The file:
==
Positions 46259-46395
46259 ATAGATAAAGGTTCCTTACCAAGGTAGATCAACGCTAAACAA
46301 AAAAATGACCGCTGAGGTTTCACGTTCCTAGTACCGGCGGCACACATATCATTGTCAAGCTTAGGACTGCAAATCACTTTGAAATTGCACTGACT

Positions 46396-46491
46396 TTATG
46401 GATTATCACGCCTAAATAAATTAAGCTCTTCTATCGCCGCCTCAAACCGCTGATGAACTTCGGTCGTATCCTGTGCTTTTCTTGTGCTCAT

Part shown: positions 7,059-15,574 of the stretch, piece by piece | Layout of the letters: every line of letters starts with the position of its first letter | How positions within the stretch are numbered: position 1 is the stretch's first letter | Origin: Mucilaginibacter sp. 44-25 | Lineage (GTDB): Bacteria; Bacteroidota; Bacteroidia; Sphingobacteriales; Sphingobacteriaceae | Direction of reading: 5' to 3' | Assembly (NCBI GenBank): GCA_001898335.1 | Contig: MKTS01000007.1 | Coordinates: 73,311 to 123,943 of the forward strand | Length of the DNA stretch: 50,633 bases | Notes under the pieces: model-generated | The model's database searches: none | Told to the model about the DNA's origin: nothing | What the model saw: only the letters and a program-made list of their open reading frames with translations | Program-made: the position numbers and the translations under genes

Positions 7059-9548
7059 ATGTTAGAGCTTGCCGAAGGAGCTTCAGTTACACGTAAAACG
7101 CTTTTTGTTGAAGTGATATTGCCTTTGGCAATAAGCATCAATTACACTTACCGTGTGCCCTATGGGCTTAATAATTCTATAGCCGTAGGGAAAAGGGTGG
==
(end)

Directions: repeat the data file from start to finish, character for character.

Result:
Positions 46259-46395
46259 ATAGATAAAGGTTCCTTACCAAGGTAGATCAACGCTAAACAA
46301 AAAAATGACCGCTGAGGTTTCACGTTCCTAGTACCGGCGGCACACATATCATTGTCAAGCTTAGGACTGCAAATCACTTTGAAATTGCACTGACT

Positions 46396-46491
46396 TTATG
46401 GATTATCACGCCTAAATAAATTAAGCTCTTCTATCGCCGCCTCAAACCGCTGATGAACTTCGGTCGTATCCTGTGCTTTTCTTGTGCTCAT

Part shown: positions 7,059-15,574 of the stretch, piece by piece | Layout of the letters: every line of letters starts with the position of its first letter | How positions within the stretch are numbered: position 1 is the stretch's first letter | Origin: Mucilaginibacter sp. 44-25 | Lineage (GTDB): Bacteria; Bacteroidota; Bacteroidia; Sphingobacteriales; Sphingobacteriaceae | Direction of reading: 5' to 3' | Assembly (NCBI GenBank): GCA_001898335.1 | Contig: MKTS01000007.1 | Coordinates: 73,311 to 123,943 of the forward strand | Length of the DNA stretch: 50,633 bases | Notes under the pieces: model-generated | The model's database searches: none | Told to the model about the DNA's origin: nothing | What the model saw: only the letters and a program-made list of their open reading frames with translations | Program-made: the position numbers and the translations under genes

Positions 7059-9548
7059 ATGTTAGAGCTTGCCGAAGGAGCTTCAGTTACACGTAAAACG
7101 CTTTTTGTTGAAGTGATATTGCCTTTGGCAATAAGCATCAATTACACTTACCGTGTGCCCTATGGGCTTAATAATTCTATAGCCGTAGGGAAAAGGGTGG